Gracie Square, 84th Street and East End Avenue 1949
This sequence of photos from 1949 show a car coming down East 84th Street and entering 110 Gracie Square.
The stills are from the movie East Side, West Side starring Van Heflin, Barbara Stanwyck and James Mason.
The vantage point from the dead end of East 84th Street is one you will rarely see in old photos of New York. The wall in the foreground marks one of the entrances to Carl Schurz Park.
Nearly seven decades later the changes in this view are minimal.
Some of the canopy’s to the buildings along Gracie Square are gone. 110 Gracie Square was renumbered for the film, it is really 10 Gracie Square, one of the most exclusive co-op buildings in the city. Built in 1930 as a rental building, famous past residents include Gloria Vanderbilt, conductor Leopold Stokowski (Vanderbilt’s husband), New York Times editor and author Charles Merz, and theater critic and author Alexander Woollcott. A five bedroom penthouse apartment has been on the market for over two years. Why so long? The original price tag was $23 million. Currently the asking price will only set you back $15 million, but be prepared for the monthly maintenance charges of $16,747. In 1937 the building went into foreclosure and the entire building was sold for $450,000!
The building seen in the first two photographs on the northwest corner of 84th Street and East End Avenue is the Chapin School, Continue reading
Twins Grow Up In An Exciting, Post-WWII New York City
If there were more books like Yorkville Twins we would have a clearer picture and better understanding of what it was like for the everyday existence of ordinary people living in Manhattan in post-war New York City. Twins Joseph G. Gindele and John F. Gindele, weave funny, touching and poignant stories of growing up in Yorkville on the upper east side of Manhattan from 1944-1962 with their three siblings and immigrant parents.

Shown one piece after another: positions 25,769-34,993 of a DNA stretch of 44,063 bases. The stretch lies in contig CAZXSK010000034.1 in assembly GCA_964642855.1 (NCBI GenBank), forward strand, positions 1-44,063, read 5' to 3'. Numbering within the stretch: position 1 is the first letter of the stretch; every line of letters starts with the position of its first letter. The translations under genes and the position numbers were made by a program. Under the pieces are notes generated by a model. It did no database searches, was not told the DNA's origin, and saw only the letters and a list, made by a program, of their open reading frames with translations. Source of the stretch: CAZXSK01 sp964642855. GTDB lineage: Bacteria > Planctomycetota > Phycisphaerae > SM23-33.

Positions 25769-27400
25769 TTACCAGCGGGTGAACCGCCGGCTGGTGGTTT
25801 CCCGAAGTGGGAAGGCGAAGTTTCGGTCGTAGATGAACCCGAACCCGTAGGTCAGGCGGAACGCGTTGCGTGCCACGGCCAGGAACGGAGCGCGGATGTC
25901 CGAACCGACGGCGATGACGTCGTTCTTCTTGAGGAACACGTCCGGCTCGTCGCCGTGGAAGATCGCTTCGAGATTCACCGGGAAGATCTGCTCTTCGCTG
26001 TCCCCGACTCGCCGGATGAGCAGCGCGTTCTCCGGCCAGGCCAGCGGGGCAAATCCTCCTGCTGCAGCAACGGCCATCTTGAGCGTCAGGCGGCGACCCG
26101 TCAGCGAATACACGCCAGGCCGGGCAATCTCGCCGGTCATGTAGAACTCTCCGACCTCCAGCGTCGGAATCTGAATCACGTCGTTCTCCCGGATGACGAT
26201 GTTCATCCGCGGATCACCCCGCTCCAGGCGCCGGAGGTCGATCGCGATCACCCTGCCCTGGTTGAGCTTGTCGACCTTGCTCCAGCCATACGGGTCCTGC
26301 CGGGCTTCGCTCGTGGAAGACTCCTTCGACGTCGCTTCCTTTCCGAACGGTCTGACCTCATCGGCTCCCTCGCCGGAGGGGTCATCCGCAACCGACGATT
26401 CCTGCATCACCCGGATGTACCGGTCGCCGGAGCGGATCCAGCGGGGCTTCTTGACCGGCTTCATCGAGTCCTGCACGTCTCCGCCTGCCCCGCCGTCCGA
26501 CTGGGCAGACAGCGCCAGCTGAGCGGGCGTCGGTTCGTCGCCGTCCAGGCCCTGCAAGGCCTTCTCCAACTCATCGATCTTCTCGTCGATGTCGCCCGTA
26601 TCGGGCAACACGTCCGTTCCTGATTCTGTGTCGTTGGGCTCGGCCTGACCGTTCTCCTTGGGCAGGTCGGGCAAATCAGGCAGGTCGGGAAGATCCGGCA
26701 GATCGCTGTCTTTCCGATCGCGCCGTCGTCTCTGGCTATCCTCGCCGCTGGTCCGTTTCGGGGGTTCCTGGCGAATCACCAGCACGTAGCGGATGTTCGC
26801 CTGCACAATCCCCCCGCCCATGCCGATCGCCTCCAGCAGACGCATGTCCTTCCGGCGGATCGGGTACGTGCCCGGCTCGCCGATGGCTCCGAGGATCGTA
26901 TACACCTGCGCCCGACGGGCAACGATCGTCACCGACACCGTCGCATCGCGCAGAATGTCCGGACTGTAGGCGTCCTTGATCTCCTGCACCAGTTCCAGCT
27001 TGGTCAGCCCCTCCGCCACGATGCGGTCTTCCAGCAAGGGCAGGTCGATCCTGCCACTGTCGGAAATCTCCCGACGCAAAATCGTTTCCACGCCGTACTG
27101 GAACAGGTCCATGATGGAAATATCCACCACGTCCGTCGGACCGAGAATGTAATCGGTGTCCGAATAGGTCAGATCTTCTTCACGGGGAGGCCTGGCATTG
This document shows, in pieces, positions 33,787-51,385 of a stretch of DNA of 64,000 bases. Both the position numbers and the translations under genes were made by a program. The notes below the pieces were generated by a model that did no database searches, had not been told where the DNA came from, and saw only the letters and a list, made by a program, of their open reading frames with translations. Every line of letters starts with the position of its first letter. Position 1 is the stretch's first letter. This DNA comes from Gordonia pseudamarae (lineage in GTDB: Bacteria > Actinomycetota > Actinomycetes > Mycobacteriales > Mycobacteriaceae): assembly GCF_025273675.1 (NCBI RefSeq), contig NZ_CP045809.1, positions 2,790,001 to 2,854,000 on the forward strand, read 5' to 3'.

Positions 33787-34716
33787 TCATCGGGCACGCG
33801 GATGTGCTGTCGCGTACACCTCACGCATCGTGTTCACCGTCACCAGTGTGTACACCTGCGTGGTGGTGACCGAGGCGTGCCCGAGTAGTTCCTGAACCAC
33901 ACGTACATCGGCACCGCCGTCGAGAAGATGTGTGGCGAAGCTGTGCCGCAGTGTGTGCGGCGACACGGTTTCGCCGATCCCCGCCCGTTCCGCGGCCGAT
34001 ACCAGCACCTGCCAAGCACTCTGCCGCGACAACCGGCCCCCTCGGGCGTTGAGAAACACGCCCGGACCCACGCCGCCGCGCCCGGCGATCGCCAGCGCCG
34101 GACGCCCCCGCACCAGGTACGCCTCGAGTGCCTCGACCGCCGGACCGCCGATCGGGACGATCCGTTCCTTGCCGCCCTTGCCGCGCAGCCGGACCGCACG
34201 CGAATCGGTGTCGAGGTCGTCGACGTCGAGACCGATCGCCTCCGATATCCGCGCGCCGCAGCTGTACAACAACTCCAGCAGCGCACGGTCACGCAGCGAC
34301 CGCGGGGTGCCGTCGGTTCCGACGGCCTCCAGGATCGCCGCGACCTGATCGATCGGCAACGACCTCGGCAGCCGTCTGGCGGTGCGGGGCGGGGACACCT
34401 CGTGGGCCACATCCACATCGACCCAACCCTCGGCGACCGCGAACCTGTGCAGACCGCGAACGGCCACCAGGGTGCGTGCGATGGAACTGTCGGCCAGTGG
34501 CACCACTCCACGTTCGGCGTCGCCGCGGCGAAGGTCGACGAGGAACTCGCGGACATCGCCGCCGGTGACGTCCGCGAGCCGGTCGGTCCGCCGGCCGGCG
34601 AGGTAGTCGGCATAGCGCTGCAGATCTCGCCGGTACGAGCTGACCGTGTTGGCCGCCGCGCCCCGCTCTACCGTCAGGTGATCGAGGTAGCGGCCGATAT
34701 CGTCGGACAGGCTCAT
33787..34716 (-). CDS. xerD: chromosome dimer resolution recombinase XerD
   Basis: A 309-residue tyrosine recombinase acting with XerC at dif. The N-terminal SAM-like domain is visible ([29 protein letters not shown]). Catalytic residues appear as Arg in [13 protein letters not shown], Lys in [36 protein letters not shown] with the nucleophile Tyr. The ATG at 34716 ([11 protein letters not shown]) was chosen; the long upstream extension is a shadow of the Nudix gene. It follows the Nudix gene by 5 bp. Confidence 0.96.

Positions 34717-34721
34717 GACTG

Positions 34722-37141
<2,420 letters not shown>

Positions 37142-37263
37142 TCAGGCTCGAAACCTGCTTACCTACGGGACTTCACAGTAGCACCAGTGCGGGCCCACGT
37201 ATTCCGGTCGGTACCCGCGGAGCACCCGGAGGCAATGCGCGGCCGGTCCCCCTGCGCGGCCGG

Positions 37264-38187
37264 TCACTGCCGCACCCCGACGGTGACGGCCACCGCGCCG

Unlike many New York memoirs written by famous or infamous personages who lay their memories of privileged upbringings or Dickensian struggles in print, the Gindele’s recount the daily experiences of middle class family life in a New York that has now largely vanished. This is the New York of cobblestone paved streets where the milkman and the iceman made deliveries with horse drawn wagons. Pushcarts sold vegetables and kids played with erector and chemistry sets and took the time to cut out the backs of cereal boxes and redeem them in the mail for prizes. Continue reading
A Farm On The East Side Of Manhattan Circa 1880
No information beyond the basics could be found on this gem.
We are looking east towards the East River at the Krappe family farm located at East 87th Street between Avenue A and Avenue B (now renamed York and East End Avenues).
I believe Gracie Mansion is on the left side of the photograph seen partially behind the trees. If anyone has further information, please share.